Airbnb sues San Francisco — its hometown — to block new rental law

Airbnb Inc. filed a lawsuit against its home city of San Francisco on Monday in an attempt to block new regulation that it said would violate federal protections for Internet companies. 

The short-term property rental company slammed the city’s new ordinance, which would require Airbnb and similar firms such as VRBO and HomeAway to make sure that hosts register with the city or face a fine.

Under the law, which passed with a 10-0 vote by the city’s Board of Supervisors earlier this month, companies would be fined $1,000 for every unregistered host who rents property on their platform. 

Airbnb challenged the regulation in its complaint and also filed to have a preliminary injunction placed on the ordinance, which will take effect later this month.

In its filing in the U.S. District Court in San Francisco, Airbnb said the city’s regulation violates the Communications Decency Act of 1996, the Stored Communications Act and the company's 1st Amendment rights. 

“It is a content-based restriction on advertising rental listings, which is speech,” the company said. “These provisions squarely violate the CDA, which prohibits ‘treat[ing]’ websites who host or distribute third-party content, like the Hosting Platforms at issue here, ‘as the publisher or speaker of any information provided by another information content provider,’ and immunizes them from liability under any ‘inconsistent’ state or local law.”

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The office of San Francisco City Atty. Dennis Herrera said nothing in the ordinance punishes hosting platforms for their users’ content.

“In fact, it’s not regulating user content at all,” Andrea Guzman, spokeswoman for the city attorney’s office, said in a prepared statement. “It’s regulating the business activity of the hosting platform itself.

“The Communications Decency Act doesn’t render all business laws moot simply because a business happens to operate on the Internet.”

In a statement published on its website, Airbnb said the new ordinance was “flawed,” and the firm is now forced to ask the federal court to intervene.

“This is an unprecedented step for Airbnb,” the company said, “and one we do not take lightly, but we believe it’s the best way to protect our community of hosts and guests.”

The ordinance comes after San Francisco’s Office of Short-Term Rentals has faced criticism for failing to enforce existing laws intended to curb the effect of short-term rentals on the city’s tight housing market. Of the estimated 9,000 short-term rentals in San Francisco, only 1,650 or so have registered with the city.

The legal action comes as Los Angeles is weighing similar rules that would impose fines on Airbnb and other websites for advertising rentals that fail to register with the city. Under the Los Angeles proposal, the online platforms also could be fined for refusing to turn over the addresses of rentals that neglected to register.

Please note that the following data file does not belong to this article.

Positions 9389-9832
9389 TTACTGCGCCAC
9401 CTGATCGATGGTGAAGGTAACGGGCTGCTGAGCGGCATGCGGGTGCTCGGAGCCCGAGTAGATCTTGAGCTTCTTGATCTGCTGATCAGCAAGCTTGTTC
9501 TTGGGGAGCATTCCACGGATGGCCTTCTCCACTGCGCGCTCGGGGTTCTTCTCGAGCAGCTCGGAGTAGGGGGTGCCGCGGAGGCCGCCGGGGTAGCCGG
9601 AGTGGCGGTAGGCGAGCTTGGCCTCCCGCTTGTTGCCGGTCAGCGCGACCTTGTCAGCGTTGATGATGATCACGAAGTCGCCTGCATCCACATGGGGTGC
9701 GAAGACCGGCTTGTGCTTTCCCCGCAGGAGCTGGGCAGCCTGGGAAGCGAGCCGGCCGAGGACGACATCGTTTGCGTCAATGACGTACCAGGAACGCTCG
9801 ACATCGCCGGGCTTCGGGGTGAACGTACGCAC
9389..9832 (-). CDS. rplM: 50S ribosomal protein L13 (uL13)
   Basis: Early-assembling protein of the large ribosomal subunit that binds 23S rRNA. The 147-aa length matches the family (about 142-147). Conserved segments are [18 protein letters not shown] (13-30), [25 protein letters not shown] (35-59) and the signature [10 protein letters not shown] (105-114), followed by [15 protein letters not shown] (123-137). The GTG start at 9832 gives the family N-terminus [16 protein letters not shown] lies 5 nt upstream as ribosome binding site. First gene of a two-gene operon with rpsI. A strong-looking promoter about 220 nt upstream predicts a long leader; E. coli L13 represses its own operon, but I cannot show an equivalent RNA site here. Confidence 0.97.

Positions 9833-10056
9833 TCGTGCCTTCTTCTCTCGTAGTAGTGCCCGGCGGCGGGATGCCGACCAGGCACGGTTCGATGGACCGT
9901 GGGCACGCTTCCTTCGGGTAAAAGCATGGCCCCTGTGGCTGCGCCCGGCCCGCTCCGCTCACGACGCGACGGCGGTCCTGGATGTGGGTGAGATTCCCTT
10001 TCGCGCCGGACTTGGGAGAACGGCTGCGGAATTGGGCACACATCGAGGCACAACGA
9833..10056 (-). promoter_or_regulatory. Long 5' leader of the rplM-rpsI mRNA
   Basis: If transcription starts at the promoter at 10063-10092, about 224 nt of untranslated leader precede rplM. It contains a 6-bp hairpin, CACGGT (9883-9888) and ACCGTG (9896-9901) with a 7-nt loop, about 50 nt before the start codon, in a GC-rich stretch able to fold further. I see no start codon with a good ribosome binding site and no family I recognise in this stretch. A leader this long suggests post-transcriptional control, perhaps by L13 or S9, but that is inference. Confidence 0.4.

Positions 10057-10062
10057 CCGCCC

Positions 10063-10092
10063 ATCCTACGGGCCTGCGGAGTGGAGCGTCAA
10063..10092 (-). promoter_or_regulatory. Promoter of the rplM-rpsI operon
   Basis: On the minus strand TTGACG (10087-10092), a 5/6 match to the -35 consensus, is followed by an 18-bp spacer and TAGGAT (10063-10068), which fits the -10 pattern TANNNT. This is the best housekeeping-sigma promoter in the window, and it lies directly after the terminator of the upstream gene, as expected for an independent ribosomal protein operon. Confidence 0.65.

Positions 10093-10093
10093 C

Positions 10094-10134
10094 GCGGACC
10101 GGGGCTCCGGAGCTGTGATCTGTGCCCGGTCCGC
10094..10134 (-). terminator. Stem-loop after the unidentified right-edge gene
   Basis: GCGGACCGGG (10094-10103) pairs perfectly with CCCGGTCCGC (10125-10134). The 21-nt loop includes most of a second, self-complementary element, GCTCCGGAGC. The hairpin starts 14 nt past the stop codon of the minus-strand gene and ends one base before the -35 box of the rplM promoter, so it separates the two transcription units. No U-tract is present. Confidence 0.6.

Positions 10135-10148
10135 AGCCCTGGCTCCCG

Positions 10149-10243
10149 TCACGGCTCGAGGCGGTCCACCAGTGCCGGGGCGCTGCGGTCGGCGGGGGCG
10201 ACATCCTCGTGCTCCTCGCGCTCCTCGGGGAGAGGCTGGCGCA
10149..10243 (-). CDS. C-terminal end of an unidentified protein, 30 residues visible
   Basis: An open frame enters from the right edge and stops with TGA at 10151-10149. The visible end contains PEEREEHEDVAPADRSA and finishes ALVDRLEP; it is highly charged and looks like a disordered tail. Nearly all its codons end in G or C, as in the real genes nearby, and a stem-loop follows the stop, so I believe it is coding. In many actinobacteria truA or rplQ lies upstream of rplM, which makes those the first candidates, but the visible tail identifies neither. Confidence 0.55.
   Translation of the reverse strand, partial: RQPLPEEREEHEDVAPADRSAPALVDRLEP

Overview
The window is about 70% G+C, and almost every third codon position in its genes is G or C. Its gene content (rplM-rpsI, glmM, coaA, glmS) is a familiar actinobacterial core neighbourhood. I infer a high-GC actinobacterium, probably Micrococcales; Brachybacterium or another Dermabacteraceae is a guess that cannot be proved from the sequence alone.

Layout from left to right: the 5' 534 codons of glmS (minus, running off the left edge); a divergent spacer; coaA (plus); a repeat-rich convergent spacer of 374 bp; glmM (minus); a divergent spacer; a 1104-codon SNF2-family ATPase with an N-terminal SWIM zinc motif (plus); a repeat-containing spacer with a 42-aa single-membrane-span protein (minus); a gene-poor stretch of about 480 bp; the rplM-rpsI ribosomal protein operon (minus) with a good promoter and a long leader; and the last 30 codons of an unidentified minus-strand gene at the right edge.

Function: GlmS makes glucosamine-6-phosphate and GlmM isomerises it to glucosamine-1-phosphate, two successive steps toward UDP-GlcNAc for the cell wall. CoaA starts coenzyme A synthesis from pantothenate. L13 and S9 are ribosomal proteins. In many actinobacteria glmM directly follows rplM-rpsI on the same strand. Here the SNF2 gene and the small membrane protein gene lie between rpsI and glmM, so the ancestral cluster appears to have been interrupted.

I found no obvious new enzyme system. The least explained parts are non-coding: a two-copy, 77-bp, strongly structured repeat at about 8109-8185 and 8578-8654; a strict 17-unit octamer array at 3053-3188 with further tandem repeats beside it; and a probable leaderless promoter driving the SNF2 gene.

L.A. housing and neighborhood activists who have called for stiffer regulation of such rentals say the websites must help the city enforce its rules. But the plan has drawn sharp criticism from tech industry groups such as the Internet Assn., which have argued that forcing platforms such as Airbnb to monitor their rental listings would flout federal law — the same objections that Airbnb is raising about the San Francisco rules.

L.A.’s Planning Commission, whose members are appointed by Mayor Eric Garcetti, voted narrowly to back the proposed rules last week after a lengthy hearing packed with hundreds of rental hosts, housing advocates, hotel workers and neighborhood activists. The proposed regulations still must be approved by the City Council.

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“At the Planning Commission, we rely on the city attorney and the planning staff to make sure that we follow all laws and the actions we take are reflective of that advice,” commission President David Ambroz said early Tuesday, after hearing about the San Francisco suit. “I feel confident that we were given the best advice possible, and we took actions accordingly.”

City Councilman Mike Bonin, who has pushed for the new L.A. regulations, argued that Airbnb and similar companies should be held responsible for advertising illegal listings.

"If a clerk at 7-Eleven can be fined for selling alcohol to someone who does not have a proper ID, certainly a multibillion-dollar corporation can be fined for facilitating and profiting from an illegal advertisement,” Bonin said in a statement Tuesday. “Instead of fighting tooth and nail to avoid responsibility, Airbnb should help make sure their site is not being abused in ways that threaten the character and quality of our neighborhoods."

Airbnb is one of the most valuable tech startups in the world, with a valuation of $25.5 billion.

The company and its competitors have developed increasingly conflicted relationships in cities such as San Francisco and Los Angeles, where they are lauded by travelers looking for lodging and hosts seeking additional revenue streams but reviled by some local residents for driving up already high costs of living and displacing tenants.

tracey.lien@latimes.com

Twitter: @traceylien

emily.alpert@latimes.com

Twitter: @LATimesEmily

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UPDATES:

10:29 a.m.: This article was updated with comment from Los Angeles City Councilman Mike Bonin

9:47 a.m.: This article was updated with comments from the office of the San Francisco city attorney.

9:11 a.m. June 28: This article was updated with comments from Los Angeles Planning Commission President David Ambroz.

This article was originally published at 9:53 p.m. June 27.

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